Album Review: If I've Only One Time Askin' by Daniel Romano
Exceptionally Good, Based on 6 Critics
PopMatters - 90 Based on rating 9/10
For the last several decades now, some of the best country music seems to have come from nearly everywhere but Nashville. Whether in 1990s Chicago with the insurgent country spearheaded by the folks at Bloodshot Records, the south inhabited by the Drive-By Truckers and their sphere of influence, a host of vibrant Texan scenes or Dwight Yoakam’s modern-day take on the Bakersfield sound, more artists outside of NashVegas’ more pop-oriented sheen seem content to explore the dusty back roads of heartache originally trod by Hank, Willie, Waylon, Merle and a host of others. Add to these wildly disparate geographic points of origin Canada.
Alt-country maverick Daniel Romano's fourth full-length is an Americana masterpiece. Titled If I've Only One Time Askin', the new LP is catchier and more accessible than his preceding 2013 effort, Come Cry With Me, which admirably — but too frequently — adhered to older honky-tonk conventions. The strongest numbers on If I've Only, by contrast, will make even the most devoted of country haters tap their toes.
If you wanted to make a case for Daniel Romano as Canada's answer to Robbie Fulks, you wouldn't have a whole lot of trouble making it stick. Romano isn't nearly as snarky as Fulks, but one can chalk that up to the traditional courtesy of the Canadian people, and he has a faint but similar thread of dark humor running through his work. And like Fulks, Romano has an impressive talent for writing songs that evoke the classic era of countrypolitan weepers, and his dry but evocative vocals are not only nearly as good as Robbie's, their voices even bear a noticeable similarity.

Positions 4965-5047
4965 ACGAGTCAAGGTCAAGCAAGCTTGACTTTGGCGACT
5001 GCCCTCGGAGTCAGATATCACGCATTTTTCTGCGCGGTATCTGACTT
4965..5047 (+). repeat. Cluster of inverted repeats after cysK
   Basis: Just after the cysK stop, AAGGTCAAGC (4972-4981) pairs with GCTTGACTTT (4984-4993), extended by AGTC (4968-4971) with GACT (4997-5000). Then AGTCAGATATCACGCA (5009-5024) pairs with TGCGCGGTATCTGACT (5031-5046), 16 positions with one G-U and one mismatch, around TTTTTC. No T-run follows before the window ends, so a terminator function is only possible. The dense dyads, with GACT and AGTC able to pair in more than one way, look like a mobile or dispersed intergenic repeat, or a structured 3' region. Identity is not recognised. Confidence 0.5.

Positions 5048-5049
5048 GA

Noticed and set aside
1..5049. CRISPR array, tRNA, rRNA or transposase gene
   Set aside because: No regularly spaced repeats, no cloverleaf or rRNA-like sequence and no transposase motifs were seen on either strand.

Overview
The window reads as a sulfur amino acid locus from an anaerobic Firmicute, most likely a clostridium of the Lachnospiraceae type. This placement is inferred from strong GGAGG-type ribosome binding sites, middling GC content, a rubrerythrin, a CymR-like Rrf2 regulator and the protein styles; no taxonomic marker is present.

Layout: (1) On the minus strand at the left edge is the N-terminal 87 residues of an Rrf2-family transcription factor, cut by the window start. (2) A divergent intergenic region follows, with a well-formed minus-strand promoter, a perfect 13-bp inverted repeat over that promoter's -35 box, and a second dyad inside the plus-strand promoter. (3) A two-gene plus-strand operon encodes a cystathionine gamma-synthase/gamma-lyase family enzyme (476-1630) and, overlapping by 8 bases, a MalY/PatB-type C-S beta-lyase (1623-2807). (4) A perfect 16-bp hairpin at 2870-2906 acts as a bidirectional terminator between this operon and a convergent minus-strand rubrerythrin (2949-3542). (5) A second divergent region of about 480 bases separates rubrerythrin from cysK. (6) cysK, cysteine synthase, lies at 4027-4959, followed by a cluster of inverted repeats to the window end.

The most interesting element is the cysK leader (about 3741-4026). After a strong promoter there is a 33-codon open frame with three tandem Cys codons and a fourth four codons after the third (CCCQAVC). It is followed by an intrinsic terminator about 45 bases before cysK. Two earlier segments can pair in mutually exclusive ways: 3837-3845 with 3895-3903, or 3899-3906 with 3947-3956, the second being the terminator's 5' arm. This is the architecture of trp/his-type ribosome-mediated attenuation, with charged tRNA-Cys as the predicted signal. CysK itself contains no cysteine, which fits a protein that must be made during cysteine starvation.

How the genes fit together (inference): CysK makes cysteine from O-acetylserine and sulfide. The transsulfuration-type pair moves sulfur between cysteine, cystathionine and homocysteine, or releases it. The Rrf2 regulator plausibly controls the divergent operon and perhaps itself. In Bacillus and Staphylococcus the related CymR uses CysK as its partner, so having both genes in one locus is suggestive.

At the close of “Old Fires Die”, a mournful account of the dissolution of a relationship, Daniel Romano concludes that he’d “get more happiness from a bottle/and more love from a stranger”. A keening pedal steel guitar and lilting strings are the only appropriate accompaniments to such a summation; which is to say that If I’ve Only One Time Askin’ is a Country album in the most traditional sense of the word. Hints of the greats - Willie Nelson, Merle Haggard, Townes van Zandt et al - are audible throughout.
Daniel Romano’s 2013 release, “Come Cry With Me,” was a promising collection of retro-leaning country music. His new record, a magnificent, subtle reshaping of classic honky-tonk sounds and sentiment, fulfills that promise and then some. From the thrilling sweep of countrypolitan strings that introduce leadoff track “I’m Gonna Teach You,” the music is awash in old-school touches.
Some people get so tangled up in Daniel Romano's stylish western attire they miss hearing some of the best country music being made these days. He's grounded yet ambitious, clearly in tune with the genre's best signifiers and songwriters. Bred on the obstinate perseverance and first-thought-best-thought of punk, Romano tends to play all of the instruments on his records, which he makes in his home studio in Welland, Ontario.